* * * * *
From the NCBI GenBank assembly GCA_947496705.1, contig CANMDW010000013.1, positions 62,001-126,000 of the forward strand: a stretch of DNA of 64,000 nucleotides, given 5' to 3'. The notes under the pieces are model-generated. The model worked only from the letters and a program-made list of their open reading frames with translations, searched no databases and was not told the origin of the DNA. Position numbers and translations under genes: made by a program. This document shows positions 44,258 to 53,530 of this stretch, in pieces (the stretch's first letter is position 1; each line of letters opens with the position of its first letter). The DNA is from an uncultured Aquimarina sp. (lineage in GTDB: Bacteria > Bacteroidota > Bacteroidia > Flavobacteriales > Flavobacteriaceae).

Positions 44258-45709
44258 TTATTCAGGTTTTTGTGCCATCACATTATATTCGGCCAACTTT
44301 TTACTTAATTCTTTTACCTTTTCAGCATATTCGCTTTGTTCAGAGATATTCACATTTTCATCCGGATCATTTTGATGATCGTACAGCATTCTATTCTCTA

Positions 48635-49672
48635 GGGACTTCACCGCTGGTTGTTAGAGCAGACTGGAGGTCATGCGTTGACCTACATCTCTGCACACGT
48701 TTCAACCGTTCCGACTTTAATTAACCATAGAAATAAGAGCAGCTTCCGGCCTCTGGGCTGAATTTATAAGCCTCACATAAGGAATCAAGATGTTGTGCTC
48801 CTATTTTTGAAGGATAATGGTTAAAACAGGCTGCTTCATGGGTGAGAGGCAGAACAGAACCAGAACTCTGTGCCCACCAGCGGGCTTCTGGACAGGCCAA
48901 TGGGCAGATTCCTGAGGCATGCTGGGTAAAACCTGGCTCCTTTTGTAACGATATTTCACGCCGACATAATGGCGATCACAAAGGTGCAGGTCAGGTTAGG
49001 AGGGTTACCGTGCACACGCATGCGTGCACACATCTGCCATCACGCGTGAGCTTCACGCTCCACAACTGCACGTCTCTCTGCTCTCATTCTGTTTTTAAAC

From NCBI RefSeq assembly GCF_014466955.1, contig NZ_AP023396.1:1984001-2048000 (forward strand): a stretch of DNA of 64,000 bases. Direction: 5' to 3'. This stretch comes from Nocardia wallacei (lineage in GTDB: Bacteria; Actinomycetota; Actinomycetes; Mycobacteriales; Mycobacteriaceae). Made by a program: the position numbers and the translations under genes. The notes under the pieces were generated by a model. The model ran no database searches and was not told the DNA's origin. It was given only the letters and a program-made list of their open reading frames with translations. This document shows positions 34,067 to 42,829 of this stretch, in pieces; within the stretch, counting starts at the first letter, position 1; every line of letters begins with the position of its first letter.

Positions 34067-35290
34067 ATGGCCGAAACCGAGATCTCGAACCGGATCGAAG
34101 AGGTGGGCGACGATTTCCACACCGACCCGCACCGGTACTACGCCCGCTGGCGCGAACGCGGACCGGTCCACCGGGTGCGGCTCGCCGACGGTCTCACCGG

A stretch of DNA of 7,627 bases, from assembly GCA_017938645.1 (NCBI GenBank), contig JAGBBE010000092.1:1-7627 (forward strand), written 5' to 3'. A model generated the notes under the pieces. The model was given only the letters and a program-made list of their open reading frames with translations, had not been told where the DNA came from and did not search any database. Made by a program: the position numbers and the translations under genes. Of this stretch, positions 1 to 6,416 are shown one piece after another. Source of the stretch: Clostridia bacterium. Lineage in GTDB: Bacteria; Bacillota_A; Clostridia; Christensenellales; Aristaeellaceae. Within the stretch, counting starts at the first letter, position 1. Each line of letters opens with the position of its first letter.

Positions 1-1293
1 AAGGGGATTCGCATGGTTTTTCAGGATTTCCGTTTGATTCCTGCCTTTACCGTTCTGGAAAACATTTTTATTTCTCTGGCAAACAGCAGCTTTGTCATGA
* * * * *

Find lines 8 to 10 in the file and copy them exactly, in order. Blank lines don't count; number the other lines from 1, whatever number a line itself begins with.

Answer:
48801 CTATTTTTGAAGGATAATGGTTAAAACAGGCTGCTTCATGGGTGAGAGGCAGAACAGAACCAGAACTCTGTGCCCACCAGCGGGCTTCTGGACAGGCCAA
48901 TGGGCAGATTCCTGAGGCATGCTGGGTAAAACCTGGCTCCTTTTGTAACGATATTTCACGCCGACATAATGGCGATCACAAAGGTGCAGGTCAGGTTAGG
49001 AGGGTTACCGTGCACACGCATGCGTGCACACATCTGCCATCACGCGTGAGCTTCACGCTCCACAACTGCACGTCTCTCTGCTCTCATTCTGTTTTTAAAC